The Motown Collection Import
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Top Customer Reviews
The Los Angeles born singer was groomed for success by Motown chief Berry Gordy. She was to serve as America's answer to Britain's Dusty Springfield. But unlike Springfield, who saw significant chart action throughout much of her career, Clark remained relatively hitless during her tenure at Motown, where she was undoubtedly frustrated by the company's inability to make her a major star. Nevertheless, like the majority of artists signed to the Detroit label, Clark recorded almost endlessly and managed to have at least two albums released, the often brilliant but underrarted SOUL SOUNDS released in 1967 and C.C, RIDES AGAIN, a late Sixties outting which found the singer altering her image a bit by covering rock and pop tunes. The album was different from what Motown was hitting with at the time, and yet very much in the distinctive company style. Both albums failed to make a strong showing on the music charts.
However, THE MOTOWN ANTHOLOGY collects all of the tracks from both of Clark's albums and adds several more B-sides and an entire disc of previously unreleased recordings, which will hopefully bring some late, but very deserved attention and respect to the singer.
In this impressive collection, you get a total of 50 tracks that show Clark was very much a blue-eyed soul stylist with a cool style very much suited to the classic Motown Sound.
Among the collection's many delights is the complete SOUL SOUNDS album in stereo.Read more ›
The first LP, Soul Sounds, was mostly recorded in August 1967 but includes previously released singles, including her first, Do Right Baby Do Right, from December 1965, with the Lewis Sisters on back-up vocals. These include her only hit, the wonderful Love's Gone Bad from 1966, and the divine and funky follow up, I Want To Go Back There Again.
These were the only two singles I had at the time and I was very curious to hear more, as they exemplified for me the classic Motown sound of that period. Never having seen a picture of her, I had no idea she was one of very few white female singers signed to Motown, decked out like a six-foot Dusty Springfield complete with big hair, but I certainly appreciated the glorious creamy voice and the Funk Brothers' bubbling grooves upon which she floated, and listened keenly to both flipsides, which included her slightly jazzier version of the Elgins' Put Yourself In My Place.Read more ›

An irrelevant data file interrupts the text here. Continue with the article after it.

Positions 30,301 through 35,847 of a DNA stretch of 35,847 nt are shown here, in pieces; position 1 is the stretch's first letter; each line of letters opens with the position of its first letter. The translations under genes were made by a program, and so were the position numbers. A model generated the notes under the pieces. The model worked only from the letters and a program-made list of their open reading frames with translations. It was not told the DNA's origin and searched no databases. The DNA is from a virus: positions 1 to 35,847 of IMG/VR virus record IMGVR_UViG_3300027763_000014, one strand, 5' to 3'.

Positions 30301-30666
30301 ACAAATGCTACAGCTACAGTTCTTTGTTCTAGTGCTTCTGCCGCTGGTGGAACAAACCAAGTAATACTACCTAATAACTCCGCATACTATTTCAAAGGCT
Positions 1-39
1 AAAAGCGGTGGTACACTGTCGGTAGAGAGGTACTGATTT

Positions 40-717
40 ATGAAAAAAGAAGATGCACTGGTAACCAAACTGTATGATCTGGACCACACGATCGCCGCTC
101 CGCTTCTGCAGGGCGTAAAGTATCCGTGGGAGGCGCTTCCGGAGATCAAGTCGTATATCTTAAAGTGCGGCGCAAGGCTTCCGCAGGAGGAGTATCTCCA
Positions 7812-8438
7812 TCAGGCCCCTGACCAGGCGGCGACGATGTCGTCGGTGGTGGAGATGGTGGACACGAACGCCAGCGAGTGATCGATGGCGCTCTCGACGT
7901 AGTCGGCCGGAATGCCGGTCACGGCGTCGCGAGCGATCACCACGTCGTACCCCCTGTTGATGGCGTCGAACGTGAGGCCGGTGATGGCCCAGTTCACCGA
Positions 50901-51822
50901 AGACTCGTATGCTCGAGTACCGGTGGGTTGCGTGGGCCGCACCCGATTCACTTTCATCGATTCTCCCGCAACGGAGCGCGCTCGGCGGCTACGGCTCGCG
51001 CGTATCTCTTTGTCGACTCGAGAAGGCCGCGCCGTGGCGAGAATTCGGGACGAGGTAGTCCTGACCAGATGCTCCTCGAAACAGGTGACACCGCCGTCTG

The politics of Tamla are what one feels dripping out of this CD - the failure to promote her as shown by a rave concert appearance in the UK being an event that should have been a signal that was ignored but which exploited right could have produced a "new" star at a time when Tamla was beginning to recycle older acts.
Put that alongside a number of these songs being great covers of contemporary songs (her second LP which was shelved till their impact had passed resuting it seems in only 200 copies being sold) or songs being taken and re-recorded by or with sections by other Tamla artistes ("Take me in your arms" being the most famous), demostrates what happened when you were not Diana Ross or did not have a strong producer such as Norman Whitfield.
This release is cause indeed to celebrate for a lady whose releases have long been sought after in the UK by Tamla and '60s soul fans.
Most Recent Customer Reviews
Those who only know Chris Clark from "Love Gone Bad," should be prepared for a revelation. Songs here cover the spectrum. Excellent.Published on February 22, 2014 by Marg's boy
Back in 1985, I purchased an obscure lp called " Soulful Sounds of Chris Clark" basically because it was Motown only to discover this artist's wonderful vocal abilities. Read morePublished on May 24, 2013 by Tyrone Nicholson
With 50 tracks you get this great Chris Clark CD compilation. Has her two Motown albums Soul Sounds and CC Rides Again plus singles and unreleased songs too. Read morePublished on December 9, 2012 by Amazon Customer
my first exposure to chris clark was 'love gone bad'; this was the deathless song that made it on to more than a few compilations of motown music. Read morePublished on September 27, 2009 by Darryl K. Clark
Chris Clark recorded plenty of music for Motown but, for whatever reason, never had any success. I've heard suggestions that Berry Gordy only signed Chris to Motown because he had... Read morePublished on June 12, 2009 by Peter Durward Harris